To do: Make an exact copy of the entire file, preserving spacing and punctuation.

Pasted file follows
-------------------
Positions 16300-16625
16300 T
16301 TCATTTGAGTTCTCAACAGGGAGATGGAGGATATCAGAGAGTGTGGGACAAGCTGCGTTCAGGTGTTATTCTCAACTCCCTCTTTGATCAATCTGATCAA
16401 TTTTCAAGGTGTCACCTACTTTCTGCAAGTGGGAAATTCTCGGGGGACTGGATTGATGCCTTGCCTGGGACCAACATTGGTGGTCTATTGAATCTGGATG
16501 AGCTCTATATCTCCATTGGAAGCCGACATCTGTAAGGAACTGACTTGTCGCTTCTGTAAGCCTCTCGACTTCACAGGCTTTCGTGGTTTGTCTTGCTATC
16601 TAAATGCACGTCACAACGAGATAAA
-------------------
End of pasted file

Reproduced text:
Positions 16300-16625
16300 T
16301 TCATTTGAGTTCTCAACAGGGAGATGGAGGATATCAGAGAGTGTGGGACAAGCTGCGTTCAGGTGTTATTCTCAACTCCCTCTTTGATCAATCTGATCAA
16401 TTTTCAAGGTGTCACCTACTTTCTGCAAGTGGGAAATTCTCGGGGGACTGGATTGATGCCTTGCCTGGGACCAACATTGGTGGTCTATTGAATCTGGATG
16501 AGCTCTATATCTCCATTGGAAGCCGACATCTGTAAGGAACTGACTTGTCGCTTCTGTAAGCCTCTCGACTTCACAGGCTTTCGTGGTTTGTCTTGCTATC
16601 TAAATGCACGTCACAACGAGATAAA